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I am handling several categories of food, catagorized as

  • non-cooked meat
  • cooked meat
  • other food not of the two previous categories

where meat can be pork or beef meat.

Functionally I can characterize in which of the three previous food categories food is (including knowing if the meat is beef or pork if the food is not other) thank to a int ID. Then I can treat the food by outputting some characteristics of it at a given row of a some given array.

In terms of code, I would like to be able to write something like :

// client code
Food SomeFood = new Food(ID); // int ID is given
SomeFood.FillTo(thearray, therow); // where object[,] thearray has to be filled and int therow is the row to be filled

where FillTo depends on the type of food (cooked of not + type of meat included).

Of course I could design one an only "client" class Food wrapping all the info such that for SomeFood FillTo fills infos to thearray according to the type of SomeFood, but I don't want to do this.

I would like to define a class hierarchy as follows : a base Food class from which derive Meat and CookedMeat classes such that the non-(cooked or not)-meat case would be handled by the base class Food, the two others cases being handled by derived classes, the type of meat being handled by an enum member common to the two derived classes.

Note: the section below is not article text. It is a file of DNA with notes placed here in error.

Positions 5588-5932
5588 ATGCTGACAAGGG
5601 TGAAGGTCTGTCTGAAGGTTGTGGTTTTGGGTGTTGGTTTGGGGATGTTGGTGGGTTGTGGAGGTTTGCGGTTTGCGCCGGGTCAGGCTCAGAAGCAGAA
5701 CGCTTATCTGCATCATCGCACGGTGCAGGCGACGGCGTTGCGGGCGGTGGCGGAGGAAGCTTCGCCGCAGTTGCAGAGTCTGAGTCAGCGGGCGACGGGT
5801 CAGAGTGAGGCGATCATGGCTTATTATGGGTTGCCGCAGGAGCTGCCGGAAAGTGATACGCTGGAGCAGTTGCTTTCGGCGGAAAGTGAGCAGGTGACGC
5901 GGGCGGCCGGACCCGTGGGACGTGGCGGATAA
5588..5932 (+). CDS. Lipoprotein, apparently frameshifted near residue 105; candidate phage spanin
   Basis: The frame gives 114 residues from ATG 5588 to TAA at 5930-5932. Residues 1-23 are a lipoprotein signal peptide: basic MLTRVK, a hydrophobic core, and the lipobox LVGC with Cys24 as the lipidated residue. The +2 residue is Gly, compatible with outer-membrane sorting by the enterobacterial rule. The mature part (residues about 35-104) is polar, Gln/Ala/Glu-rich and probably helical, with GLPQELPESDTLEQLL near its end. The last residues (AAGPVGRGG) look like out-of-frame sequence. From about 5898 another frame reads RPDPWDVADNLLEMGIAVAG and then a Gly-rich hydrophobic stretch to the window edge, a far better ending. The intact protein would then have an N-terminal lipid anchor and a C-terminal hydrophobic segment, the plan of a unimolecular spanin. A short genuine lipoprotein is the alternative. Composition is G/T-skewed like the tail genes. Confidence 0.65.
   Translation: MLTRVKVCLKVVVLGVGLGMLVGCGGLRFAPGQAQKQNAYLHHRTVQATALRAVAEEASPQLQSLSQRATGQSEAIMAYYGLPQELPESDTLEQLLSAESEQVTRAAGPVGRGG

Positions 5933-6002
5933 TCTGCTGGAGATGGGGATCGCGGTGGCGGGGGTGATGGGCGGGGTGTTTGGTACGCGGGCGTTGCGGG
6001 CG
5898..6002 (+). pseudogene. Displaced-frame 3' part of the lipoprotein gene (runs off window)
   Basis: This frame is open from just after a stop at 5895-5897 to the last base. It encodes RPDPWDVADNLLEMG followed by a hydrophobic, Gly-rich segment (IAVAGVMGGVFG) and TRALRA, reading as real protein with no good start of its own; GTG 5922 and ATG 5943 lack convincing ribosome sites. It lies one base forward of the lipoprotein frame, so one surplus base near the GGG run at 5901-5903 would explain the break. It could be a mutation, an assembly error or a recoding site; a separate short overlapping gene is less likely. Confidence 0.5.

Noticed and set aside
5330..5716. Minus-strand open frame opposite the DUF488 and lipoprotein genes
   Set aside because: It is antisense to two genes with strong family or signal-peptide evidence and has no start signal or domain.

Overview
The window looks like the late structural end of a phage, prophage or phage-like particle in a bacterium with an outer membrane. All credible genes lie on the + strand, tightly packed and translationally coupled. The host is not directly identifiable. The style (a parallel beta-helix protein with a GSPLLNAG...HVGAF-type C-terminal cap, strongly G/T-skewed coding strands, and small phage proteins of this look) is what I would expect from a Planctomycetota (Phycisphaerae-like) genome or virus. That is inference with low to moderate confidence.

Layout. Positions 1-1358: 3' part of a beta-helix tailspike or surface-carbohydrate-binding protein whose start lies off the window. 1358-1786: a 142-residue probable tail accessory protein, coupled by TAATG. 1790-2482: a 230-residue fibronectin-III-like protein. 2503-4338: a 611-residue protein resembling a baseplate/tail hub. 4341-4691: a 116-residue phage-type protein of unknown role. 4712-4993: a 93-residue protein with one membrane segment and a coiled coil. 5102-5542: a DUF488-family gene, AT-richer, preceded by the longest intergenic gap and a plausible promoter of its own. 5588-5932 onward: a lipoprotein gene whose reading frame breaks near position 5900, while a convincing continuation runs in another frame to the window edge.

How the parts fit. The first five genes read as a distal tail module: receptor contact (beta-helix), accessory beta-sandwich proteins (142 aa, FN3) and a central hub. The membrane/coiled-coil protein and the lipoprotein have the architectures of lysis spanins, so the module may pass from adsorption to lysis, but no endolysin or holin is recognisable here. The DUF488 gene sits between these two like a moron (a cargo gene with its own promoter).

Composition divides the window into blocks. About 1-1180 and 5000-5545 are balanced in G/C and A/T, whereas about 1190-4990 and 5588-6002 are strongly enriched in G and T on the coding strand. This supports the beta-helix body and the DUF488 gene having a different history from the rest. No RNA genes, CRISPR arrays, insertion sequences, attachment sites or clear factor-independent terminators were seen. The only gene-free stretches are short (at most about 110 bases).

My problem is the following : I feel that wanting to write a minimal client code as the one above implies necessarily that I don't need a class hierarchy design, and that if I want a class hierarchy designed, then I am forced to write to decouple the determination of the type of food by an ID and that I have then, according to it, to instanciate the right type of food :

// more verbose client code
// int ID is given
ATypeOfFood = gettypefrom(ID);
if (TypeOfFood.Other == ATypeOfFood)
{
    AFood = new OtherFood(ID);
    OtherFood.FillTo(thearray, therow);
}
else if (TypeOfFood.CookedMeat == ATypeOfFood)
{
    AFood = new CookedMeat(ID);
    OtherFood.FillTo(thearray, therow);
}
// etc etc ...

Am I wrong ?

Is it possible to encompass somehow the Food AFood = new ADerivedClass(ID) inside the base class Food ? Or even outside through a setting function ? (I can see how to do this with pointers in c++, but not in c# as one cannot instantiate base class before setting it.)

Remark. The c# tag is there because I am into doing this in a c# language project, language I am new to and that I am learning.

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This is a pretty broad question, but let's try.

First of all, this is of course about balancing. You don't want to sacrifice "users have a clean API to program against" for "my library is super-well defined regarding OOP".

Guiding mantras for "good APIs" - they

  • make it easy to do the right thing, and hard to do the wrong thing
  • should be prepared for future visions

Meaning: when implementing a solution, you remember about yagni - you avoid implementing something that you don't need today. But: when you provide an API to "clients", then you don't want to break them with future releases.

Thus: you have to step back and clarify for yourself what the intended use cases are - from the perspective of the users of your API. You make sure that your API allows them to write expressive, robust code to do what they have to do. And to a certain degree, you want to be prepared for future changes that you maybe can foresee today already.

Coming from there:

  • derive an object model that is helpful to the users of your API
  • when you got a clear picture of that, then look into the question how to implement that model in a nice, clean fashion

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